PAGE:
Experiences in Conservation, Outdoor Education and Living History
The Cradle of Forestry’s education programs are designed to get students outside and investigating their National Forests. All programs include hands-on activities that reinforce the programs’ theme and utilize our interpretative hiking trails. We adapt program format according to your time restraints, group size, and weather. Programs are correlated to N.C. state curriculum standards and U.S. Forest Service guidelines. Trained educators will help you “Sow Seeds of Stewardship” while accomplishing your teaching goals. Check here for program correlations.
Reservations are required for all field trips. Please click the link to fill out our Field Trip Request Form and a member of our education team will respond with scheduling information.
Option 1 – Our trained educators lead our programs
•$5.00 (use fee + program fee) per student
•Free for all accompanying teachers and chaperones
Option 2 – Self-guided visit
•$3 for youth ages 4 to 12
•$6.00 for 13 years old and older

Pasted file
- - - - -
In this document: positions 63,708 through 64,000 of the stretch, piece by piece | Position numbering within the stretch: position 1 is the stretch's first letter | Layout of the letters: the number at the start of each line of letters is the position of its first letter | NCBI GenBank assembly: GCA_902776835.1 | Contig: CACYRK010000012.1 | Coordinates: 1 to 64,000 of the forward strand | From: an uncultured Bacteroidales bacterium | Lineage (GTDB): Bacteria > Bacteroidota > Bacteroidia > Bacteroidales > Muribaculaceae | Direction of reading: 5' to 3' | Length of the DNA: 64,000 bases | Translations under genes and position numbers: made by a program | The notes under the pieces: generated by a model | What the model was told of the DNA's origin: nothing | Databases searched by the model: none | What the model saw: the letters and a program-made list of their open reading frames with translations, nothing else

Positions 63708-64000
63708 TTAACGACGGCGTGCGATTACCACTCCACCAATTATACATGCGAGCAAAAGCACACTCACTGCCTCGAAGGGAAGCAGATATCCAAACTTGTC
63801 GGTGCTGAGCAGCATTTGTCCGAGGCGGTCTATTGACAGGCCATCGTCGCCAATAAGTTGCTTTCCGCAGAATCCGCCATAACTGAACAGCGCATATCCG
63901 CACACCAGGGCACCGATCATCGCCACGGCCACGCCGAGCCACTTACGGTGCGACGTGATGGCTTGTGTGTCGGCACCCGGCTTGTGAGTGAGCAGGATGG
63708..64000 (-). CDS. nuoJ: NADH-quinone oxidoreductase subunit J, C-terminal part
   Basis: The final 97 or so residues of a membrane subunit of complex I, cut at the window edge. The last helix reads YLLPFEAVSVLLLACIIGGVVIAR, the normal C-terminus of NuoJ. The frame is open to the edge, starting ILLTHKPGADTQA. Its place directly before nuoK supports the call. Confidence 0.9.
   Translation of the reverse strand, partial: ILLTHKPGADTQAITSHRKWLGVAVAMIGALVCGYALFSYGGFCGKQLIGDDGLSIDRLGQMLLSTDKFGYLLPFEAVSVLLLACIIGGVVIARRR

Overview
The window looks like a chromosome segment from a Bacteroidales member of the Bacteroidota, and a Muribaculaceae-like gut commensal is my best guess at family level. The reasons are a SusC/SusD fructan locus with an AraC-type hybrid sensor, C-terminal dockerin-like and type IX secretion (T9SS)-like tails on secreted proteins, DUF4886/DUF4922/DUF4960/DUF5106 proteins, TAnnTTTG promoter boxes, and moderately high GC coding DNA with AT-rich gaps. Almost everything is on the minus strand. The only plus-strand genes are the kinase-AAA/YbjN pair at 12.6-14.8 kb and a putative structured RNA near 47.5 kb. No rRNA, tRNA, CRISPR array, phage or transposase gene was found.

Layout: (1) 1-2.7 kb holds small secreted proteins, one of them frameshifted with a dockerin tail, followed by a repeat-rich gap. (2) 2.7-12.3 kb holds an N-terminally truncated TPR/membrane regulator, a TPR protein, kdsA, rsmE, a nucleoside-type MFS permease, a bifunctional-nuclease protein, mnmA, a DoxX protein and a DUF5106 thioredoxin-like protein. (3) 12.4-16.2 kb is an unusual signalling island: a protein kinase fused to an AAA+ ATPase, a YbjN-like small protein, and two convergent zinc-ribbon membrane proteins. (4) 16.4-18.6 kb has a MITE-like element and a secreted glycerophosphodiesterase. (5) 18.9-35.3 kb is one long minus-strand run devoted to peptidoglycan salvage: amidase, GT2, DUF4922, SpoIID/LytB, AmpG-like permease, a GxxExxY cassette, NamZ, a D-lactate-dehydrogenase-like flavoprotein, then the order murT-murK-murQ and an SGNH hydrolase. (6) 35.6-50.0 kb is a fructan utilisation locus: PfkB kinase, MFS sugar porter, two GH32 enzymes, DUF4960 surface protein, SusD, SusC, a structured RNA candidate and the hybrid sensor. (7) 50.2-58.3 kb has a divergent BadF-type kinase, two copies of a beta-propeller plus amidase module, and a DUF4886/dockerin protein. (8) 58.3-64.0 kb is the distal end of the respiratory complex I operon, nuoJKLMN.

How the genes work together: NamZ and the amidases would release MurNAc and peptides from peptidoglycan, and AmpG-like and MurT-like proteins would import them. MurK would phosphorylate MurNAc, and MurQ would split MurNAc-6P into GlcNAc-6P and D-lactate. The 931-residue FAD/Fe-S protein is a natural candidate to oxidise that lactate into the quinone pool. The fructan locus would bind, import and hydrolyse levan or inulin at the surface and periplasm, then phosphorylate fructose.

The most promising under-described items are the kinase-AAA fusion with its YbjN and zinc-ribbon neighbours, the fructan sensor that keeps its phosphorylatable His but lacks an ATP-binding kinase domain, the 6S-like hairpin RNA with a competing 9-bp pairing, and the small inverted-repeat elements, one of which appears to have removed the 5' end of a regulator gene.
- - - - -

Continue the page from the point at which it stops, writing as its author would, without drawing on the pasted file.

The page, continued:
•$6.00 use fee per chaperone
Day of Payment is preferred, however invoicing is available. Checks should be made out to: CFAIA
- First in Forestry Film (28 minutes) – Set in the late 1800’s, this movie reveals the significance of the site while introducing America’s forestry pioneers and their work. Viewing the video before your visit saves time and is a great resource. It can be borrowed to be used in the classroom.
- Exhibit Hall Exploration (approximately 30 minutes) – Explore our hands-on educational Exhibit Hall in the Forest Discovery Center using age appropriate activities that supplement our programs and your curriculum. Conservation history, habitats, careers, and forest products are just some topics ready for discovery. A simulated fire-fighting helicopter ride and scavenger hunt are highlights for some students.
- Interpretive Trails (1 hour each) – Walk on two 1-mile paved interpretive trails. The Biltmore Campus Trail passes seven historical buildings, including a schoolhouse, commissary, and student quarters. The Forest Festival Trail explores Dr. Schenck’s forestry experiments, a portable saw mill, and a logging locomotive that students can climb aboard. The trails stimulate discussions about ways of living, habitat, how plants grow, succession, energy cycling, forestry concepts, and issues while you enjoy the forest at your fingertips.
Programs with a Science Focus:
Forest Senses (Kindergarten and 1st grades): Using our senses, we’ll explore one of the Cradle’s paved interpretive trails while focusing on the wonderful colors, shapes, smells and sounds found in the forest. Students will be observing, collecting, and sorting natural materials they find on the trail and discuss with educators how people and animals rely on the forest.